Note the similar triadic drops in the melody.
A related melodic line with pastoral simplicity in the harmony is found in another, more famous passage: the "dona
nobis pacem" from the Agnus Dei of the Missa Solemnis (see Example 1.7). This "plea for inner and outer peace"
is later contrasted with a representation of the sounds of war. Thus, the pastoral qualities are appropriately
oppositional, supporting cultural associations with a peaceful Arcadia.12
The resignational Hammerklavier theme is resolved to
major in the recapitulation and (transcendently) resolved
to G major in the coda. Given the associations of earlier appearances of the Neapolitan and the resignational
acceptance linked with the theme, one might interpret its appearance in the coda as "transcendence through a
positively resigned acceptance"or spiritual abnegation.13 But the troping14 of meaning that leads me to link
transcendence with resignation is also supported by the new version in the recapitulation of the
progression found in the transition section (Example 1.8, m. 127). The poignant chromatic turn, originally in the
alto, has been replaced by a decorated suspension/appoggiatura figure in the tenor. As it echoes through the
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Example 1.7.
Beethoven, Missa Solemnis, Agnus Dei, mm.
96-100 ("Prayer for inner and outer peace").
Example 1.8.
Beethoven, Hammerklavier, third movement, mm. 125-30.
registers, it recalls the beatific effect of such suspensions in a serene chorale. Transcendence of register, however
brief, is supported this time by a subtle but significant change in surface figuration that transforms the earlier
diminished sonorites into glowing major ones.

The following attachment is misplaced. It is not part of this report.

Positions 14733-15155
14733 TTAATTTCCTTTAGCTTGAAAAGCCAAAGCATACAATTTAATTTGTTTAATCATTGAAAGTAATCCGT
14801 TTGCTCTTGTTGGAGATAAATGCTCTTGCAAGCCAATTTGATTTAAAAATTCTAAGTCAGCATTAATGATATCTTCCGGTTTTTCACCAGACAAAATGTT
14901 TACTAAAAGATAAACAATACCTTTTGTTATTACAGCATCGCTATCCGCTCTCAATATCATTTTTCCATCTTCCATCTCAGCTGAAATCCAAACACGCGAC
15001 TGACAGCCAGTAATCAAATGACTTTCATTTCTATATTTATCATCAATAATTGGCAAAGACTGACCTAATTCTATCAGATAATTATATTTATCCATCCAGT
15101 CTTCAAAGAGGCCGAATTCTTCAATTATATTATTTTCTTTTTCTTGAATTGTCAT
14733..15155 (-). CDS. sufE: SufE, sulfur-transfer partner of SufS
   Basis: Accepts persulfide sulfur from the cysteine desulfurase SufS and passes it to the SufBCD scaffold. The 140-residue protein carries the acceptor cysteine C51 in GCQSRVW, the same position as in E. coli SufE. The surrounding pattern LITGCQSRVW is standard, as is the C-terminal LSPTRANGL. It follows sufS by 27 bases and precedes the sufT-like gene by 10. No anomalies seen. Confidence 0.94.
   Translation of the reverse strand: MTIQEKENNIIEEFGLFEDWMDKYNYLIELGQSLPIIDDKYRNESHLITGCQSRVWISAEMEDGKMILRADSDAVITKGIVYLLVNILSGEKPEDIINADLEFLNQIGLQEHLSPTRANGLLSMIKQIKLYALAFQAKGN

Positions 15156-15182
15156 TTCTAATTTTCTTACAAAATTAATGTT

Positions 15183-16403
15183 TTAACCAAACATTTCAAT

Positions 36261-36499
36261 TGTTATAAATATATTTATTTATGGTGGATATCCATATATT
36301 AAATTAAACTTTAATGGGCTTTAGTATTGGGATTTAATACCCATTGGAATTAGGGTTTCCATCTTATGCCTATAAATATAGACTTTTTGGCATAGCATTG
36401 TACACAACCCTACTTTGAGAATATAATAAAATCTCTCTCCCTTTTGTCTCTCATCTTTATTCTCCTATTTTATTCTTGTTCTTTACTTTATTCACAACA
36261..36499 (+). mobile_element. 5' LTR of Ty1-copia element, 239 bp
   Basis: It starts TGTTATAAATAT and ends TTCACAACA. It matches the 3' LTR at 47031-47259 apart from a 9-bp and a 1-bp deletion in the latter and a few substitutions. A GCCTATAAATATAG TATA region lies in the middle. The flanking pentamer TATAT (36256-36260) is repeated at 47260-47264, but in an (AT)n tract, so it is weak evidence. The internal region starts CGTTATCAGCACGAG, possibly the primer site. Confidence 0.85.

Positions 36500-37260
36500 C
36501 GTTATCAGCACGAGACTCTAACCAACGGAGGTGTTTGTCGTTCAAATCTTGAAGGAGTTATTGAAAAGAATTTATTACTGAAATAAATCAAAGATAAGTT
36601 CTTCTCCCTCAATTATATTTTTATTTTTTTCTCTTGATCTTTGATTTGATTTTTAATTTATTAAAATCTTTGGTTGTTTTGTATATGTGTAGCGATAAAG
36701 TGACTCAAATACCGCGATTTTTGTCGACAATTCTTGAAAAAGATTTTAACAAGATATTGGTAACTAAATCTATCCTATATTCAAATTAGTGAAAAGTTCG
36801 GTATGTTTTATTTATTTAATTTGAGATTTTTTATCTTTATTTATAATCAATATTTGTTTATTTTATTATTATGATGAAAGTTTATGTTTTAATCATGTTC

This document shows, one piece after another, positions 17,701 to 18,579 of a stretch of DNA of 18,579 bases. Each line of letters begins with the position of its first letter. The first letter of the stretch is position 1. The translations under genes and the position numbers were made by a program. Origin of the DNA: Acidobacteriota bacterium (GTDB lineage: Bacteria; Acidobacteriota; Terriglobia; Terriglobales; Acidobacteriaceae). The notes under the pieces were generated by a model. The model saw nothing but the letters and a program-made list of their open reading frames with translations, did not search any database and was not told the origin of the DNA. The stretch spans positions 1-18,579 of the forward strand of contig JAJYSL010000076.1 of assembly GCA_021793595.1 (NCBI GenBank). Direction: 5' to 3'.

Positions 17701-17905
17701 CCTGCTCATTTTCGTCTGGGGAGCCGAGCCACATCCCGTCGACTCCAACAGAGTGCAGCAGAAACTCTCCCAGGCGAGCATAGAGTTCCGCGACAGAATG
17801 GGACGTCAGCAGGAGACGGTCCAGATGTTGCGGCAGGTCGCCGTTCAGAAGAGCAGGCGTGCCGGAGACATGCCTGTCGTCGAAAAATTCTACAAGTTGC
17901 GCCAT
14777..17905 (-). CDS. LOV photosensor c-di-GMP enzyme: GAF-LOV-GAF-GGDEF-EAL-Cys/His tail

The change is significant, even though it involves what appears to be a mere surface feature and does not alter the
basic structural voice lead-
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ing. But the passage supports the hinging reversal of the expressive genre as a whole. It is here that the move to
major is achieved, not merely syntactically by modulation, but expressively by transformation. Now the second
theme, resolved by a tonal return to
major, is also imbued with a sense of spiritual achievement.
Returning to the remainder of the exposition, one can uncover further evidence of the importance of this hinging
progression in a series of progressively more distant harmonic and tonal reinterpretations of the
leading. In m. 53 (see Example 1.9) the second theme is succeeded by a passage that ascends in a very "uplifting"
manner. 15 The ascent begins to acquire the character of human aspiration, with increasingly agitated applied
diminished sevenths (end of m. 55 through m. 56) exacerbating the "willed" attempt or struggle to regain the
transcendence associated with a higher register. The climax is undercut by another diminished-seventh collapse at
the end of m. 56. When
in the bass is reharmonized it leads more poignantly from
to a surprise
vii°6/ii evasion (m. 57). The change of register on the surprise diminished chord serves to freeze the action. This
interpretation is supported by the una corda and sudden change in rhythmic duration. The reinterpreted
in the
bass undergoes yet another diminished-seventh collapse in m. 59, after a failed attempt to cadence positively in m.
58. Note how the "arrival six-four" on the second half of m. 58 is undermined by the move from V to vii°7/IV. The
resolution to IV in m. 59 is immediately subject to mutation (iv), almost redundantly supporting the tragic
undermining of the passage.
One last effort to resolve transcendently in D major by means of the rhetorical arrival six-four is thwarted, this
time by a deceptive move that finds
in the upper voice (middle of m. 60). When
resolves to , it has
been transcendently transformed by enharmonic reinterpretation of the diminished seventh chord, leading
apparently to B major (m. 61), in a prototypical example of the monumental texture described earlier. The chordal